A probability distribution which, for any may be represented as a composition (convolution) of identical probability distributions. The definition of an infinitely-divisible distribution is applicable to an equal degree to a distribution on the straight line, on a finite-dimensional Euclidean space and to a number of other, even more general, cases. The one-dimensional case will be considered below.
The characteristic function of an infinitely-divisible distribution is called infinitely divisible. Such a function may be represented, for any value of , as the -th power of some other characteristic function:
Examples of infinitely-divisible distributions include the normal distribution, the Poisson distribution, the Cauchy distribution, and the "chi-squared" distribution. The property of infinite divisibility is most easily tested by using characteristic functions. The composition of infinitely-divisible distributions and the limit of weakly-convergent sequences of infinitely-divisible distributions are again infinitely divisible.
A random variable, defined on some probability space, is called infinitely divisible if it can be represented, for any , as a sum of independent identically-distributed random variables defined on that space. The distribution of each such variable is infinitely divisible, but the converse is not always true. Consider, e.g., the discrete probability space formed by with Poisson probabilities
The random variable is not infinitely divisible, even though its probability distribution (Poisson distribution) is infinitely divisible.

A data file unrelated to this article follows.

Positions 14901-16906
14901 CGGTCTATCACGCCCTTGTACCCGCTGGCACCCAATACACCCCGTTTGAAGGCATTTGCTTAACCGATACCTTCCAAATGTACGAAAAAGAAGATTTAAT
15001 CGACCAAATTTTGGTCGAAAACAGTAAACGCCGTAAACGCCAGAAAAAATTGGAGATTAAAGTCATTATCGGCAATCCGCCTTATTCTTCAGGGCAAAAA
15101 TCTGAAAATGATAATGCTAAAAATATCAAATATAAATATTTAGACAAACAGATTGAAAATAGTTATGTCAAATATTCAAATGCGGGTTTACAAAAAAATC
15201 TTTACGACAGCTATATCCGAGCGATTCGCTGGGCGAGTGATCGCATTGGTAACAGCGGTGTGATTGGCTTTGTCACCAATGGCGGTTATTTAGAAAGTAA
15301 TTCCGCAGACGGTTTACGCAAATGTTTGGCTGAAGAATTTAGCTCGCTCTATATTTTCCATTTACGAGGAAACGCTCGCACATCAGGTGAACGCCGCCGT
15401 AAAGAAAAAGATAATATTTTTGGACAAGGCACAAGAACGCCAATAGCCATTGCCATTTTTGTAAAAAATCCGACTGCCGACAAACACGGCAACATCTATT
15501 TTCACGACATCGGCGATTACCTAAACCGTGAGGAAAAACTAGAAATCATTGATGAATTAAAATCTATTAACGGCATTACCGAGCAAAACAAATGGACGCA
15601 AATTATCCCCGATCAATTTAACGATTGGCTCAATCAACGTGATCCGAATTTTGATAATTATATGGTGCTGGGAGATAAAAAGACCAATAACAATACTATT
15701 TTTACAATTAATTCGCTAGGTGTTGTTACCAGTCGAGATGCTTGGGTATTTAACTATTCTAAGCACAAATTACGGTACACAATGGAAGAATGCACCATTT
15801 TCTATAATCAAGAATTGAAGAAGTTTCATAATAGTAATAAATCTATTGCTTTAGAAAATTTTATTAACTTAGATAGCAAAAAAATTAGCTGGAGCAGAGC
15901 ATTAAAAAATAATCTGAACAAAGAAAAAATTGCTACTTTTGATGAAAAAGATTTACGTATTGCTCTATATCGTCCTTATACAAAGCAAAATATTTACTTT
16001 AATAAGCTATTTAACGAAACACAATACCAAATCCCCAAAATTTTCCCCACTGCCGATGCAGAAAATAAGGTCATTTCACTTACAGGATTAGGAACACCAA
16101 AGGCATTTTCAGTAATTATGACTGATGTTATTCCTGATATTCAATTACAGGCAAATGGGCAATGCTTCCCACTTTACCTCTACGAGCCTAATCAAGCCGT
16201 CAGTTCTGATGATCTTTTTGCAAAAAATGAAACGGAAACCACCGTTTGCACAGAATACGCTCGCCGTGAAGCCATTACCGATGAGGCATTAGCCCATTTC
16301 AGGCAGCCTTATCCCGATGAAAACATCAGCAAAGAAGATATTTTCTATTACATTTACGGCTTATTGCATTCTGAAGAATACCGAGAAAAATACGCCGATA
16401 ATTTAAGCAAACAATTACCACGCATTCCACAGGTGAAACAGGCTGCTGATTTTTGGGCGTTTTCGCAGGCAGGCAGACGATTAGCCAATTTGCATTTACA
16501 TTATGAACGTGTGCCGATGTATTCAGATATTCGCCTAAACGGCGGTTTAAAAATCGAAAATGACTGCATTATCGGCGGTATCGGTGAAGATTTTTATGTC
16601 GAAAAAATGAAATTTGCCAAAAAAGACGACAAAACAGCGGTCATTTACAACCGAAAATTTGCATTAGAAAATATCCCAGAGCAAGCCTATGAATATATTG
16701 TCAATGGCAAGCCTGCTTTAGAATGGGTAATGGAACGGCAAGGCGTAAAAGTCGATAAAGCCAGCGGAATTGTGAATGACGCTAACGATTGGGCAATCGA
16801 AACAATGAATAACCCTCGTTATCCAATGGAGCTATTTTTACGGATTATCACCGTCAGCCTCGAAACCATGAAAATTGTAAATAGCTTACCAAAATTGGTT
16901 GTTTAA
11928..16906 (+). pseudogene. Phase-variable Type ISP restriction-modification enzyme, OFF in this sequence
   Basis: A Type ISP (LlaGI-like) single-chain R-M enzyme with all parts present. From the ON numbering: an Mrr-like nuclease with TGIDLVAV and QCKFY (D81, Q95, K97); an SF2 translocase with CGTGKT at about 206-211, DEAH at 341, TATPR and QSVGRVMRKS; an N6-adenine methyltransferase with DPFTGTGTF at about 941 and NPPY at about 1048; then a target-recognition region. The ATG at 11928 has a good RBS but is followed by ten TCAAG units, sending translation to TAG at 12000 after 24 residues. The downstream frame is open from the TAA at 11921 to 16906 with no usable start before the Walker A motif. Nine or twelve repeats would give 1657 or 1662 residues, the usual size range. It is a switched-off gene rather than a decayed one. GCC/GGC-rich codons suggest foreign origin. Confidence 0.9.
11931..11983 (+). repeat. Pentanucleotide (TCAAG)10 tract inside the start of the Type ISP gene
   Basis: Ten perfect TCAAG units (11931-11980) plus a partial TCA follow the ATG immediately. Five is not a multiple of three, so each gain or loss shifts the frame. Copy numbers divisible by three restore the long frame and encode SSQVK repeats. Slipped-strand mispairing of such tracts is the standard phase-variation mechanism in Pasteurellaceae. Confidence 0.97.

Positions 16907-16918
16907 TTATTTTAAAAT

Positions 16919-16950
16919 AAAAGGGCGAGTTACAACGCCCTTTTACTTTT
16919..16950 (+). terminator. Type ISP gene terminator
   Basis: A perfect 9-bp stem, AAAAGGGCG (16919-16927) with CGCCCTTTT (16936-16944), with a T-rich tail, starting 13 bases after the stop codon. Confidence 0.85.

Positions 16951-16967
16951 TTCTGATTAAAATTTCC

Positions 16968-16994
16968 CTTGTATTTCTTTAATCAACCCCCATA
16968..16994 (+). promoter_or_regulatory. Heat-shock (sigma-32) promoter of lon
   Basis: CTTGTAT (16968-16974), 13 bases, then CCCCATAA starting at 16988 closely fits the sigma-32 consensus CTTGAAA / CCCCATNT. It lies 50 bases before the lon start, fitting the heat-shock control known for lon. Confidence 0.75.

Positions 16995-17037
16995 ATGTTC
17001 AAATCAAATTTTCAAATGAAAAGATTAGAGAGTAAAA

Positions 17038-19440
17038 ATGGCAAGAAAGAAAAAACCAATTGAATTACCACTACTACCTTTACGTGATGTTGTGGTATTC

Infinitely-divisible distributions first appeared in connection with the study of stochastically-continuous homogeneous stochastic processes with stationary independent increments (cf. Stochastic process with stationary increments; Stochastic process with independent increments) [Fin], [Ko], [L]. This is the name of processes , , which satisfy the following requirements: 1) ; 2) the probability distribution of the increment , , depends only on ; 3) for the differences
are mutually-independent random variables; 4) for any ,
as . For such a process the value for any will be an infinitely-divisible random variable, and the corresponding characteristic function satisfies the relation
The general form of for such processes — on the assumption that the variances are finite — was found by A.N. Kolmogorov [Ko] (a special case of the canonical representation of infinitely-divisible distributions presented below).
The characteristic function of an infinitely-divisible distribution never vanishes, and its logarithm (in the sense of the principal value) permits a representation of the form:
(the so-called Lévy–Khinchin canonical representation), where